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    8 Inflectional Morphemes in English: Full List & Examples

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    Morphology is the rules that govern the organization and structure of words. A morpheme is the smallest unit that contains meaning. There are two different types of morphemes: bound and free. Bound morphemes cannot stand alone and must be connected to a free morpheme. Free morphemes are words, such as nouns, that carry meaning on their own.

    Bound morphemes can be divided into groups called derivational and inflectional. Derivational morphemes include suffix and prefixes that modify the meaning and/ or the part of speech. For example, the bound derivational morpheme “er” can be added to the word “teach” to create a new word with a new meaning, “teacher”.

    Inflectional morphemes alter a noun’s number and/ or tense. This addition does not change the meaning of the word. For example, adding the bound inflectional morpheme “s” to the free morpheme “bracelets”, the number of the noun is changed while the meaning of the word is maintained.

    According to Brown’s morphological development, at stage 2 with an MLU range from 2.0- 2.5, is when inflectional morphemes first appear. However, many morphological morphemes aren’t mastered until the age of four and five.

    A study conducted by Rescola and Roberts reported that 98% of three year old use the inflectional morpheme of -ing- correctly. a study was conducted by Leonard et al, pertaining to normal acquisition of bound morphemes in three year olds. By the age of three, 96% of children have mastered the usage of inflectional plural morpheme “s” and “ing”. However, the study concluded that only 62% of children use the correct usage of articles.

    Miri displays normal development with her use of morphemes. She uses the plural inflectional morpheme of “s” correctly in the word “blocks”, when she says “ the blocks, the blocks, the blocks. I just put it outside”. Miri falls under the 96 % of children who properly use inflectional morphemes.

    The usage of articles is a less common occurrence at the age of three; Miri demonstrates the correct usage of articles, in the utterance, “Oh, look at the plate”. Furthermore, Miri demonstrates the usage of “ing” correctly in the utterance, “ yeah, I’m mixing the peppers”.

    Thus, there are only 8 inflectional morphemes that indicate at the form and the tense of a word.

    Total list of inflectional morphemes includes:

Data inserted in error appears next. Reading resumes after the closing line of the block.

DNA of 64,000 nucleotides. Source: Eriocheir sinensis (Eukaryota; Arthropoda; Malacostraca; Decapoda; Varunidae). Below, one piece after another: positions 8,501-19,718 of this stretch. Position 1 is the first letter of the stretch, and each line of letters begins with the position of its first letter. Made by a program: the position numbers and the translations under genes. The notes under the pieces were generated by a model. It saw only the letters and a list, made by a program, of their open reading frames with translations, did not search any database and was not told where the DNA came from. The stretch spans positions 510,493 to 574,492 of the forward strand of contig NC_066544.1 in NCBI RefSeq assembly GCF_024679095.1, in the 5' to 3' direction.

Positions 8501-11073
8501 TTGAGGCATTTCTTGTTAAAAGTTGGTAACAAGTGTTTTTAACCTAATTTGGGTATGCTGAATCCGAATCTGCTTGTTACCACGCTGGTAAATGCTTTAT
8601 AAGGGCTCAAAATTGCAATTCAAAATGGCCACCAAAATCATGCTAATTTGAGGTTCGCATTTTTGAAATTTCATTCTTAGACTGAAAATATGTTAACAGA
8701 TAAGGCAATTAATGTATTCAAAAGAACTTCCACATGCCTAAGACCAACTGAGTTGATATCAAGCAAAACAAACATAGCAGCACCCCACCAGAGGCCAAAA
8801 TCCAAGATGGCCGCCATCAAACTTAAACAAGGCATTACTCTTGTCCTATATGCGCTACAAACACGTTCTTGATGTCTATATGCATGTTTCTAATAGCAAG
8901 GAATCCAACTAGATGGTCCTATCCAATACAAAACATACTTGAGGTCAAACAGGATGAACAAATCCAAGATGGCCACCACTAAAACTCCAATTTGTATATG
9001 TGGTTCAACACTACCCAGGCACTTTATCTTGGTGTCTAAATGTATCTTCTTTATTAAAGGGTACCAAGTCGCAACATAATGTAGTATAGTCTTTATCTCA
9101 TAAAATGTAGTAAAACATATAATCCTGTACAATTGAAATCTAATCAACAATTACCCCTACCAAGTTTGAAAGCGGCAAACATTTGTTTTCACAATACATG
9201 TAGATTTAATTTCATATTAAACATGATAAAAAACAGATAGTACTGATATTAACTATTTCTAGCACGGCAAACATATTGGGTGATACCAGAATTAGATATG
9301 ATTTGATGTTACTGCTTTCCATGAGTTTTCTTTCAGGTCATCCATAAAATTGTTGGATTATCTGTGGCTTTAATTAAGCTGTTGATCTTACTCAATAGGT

• s – is an indicator of a plural form of nouns
    • s’ – marks the possessive form of nouns
    • s – is attached to verbs in the third person singular
    • ed – is an indicator of the past tense of verbs
    • ing – indicates the present participle
    • en – marks past participle
    • er – is attached to adjectives to show a comparative form
    • est – is an indicator of the superlative form of adjectives

    Here are some examples of inflectional morphemes using in English. The verb “to mark” has many forms: mark (basic form), marking (present continuous), marked (past simple), etc. We add the inflectional morphemes (the endings) like -ed and -ing to the basic form of the verb to indicate its tense.

    For instance, the choice of allomorph in English morphology may depend on phonetic or grammatical conditions (Brinton & Brinton 91). Allomorphs that are phonetically determined indicate plural forms and present tense form [s], [z], [iz], and signs of the past tense form [t] and [d] in inflectional morphemes.

    Examples of it can be found when a word ends in a voiceless consonant or a fricative (cat, map). In these cases, the speaker should choose allomorph [s]. Whereas for words ending in voiced consonants or vowels, it is necessary to use allomorph [z], in case a word ends in affricate allomorph [iz] should be used.

    Inflectional morphemes show if a word has the plural, comparative, or possessive form, and whether it is in a past or present tense. Unlike derivational morphemes, they do not create new words. This essay tells how many inflectional morphemes are there in English, provides the full list of them, and gives some examples of inflectional morphemes using.

    This essay was written by a fellow student. You may use it as a guide or sample for writing your own paper, but remember to cite it correctly. Don’t submit it as your own as it will be considered plagiarism.

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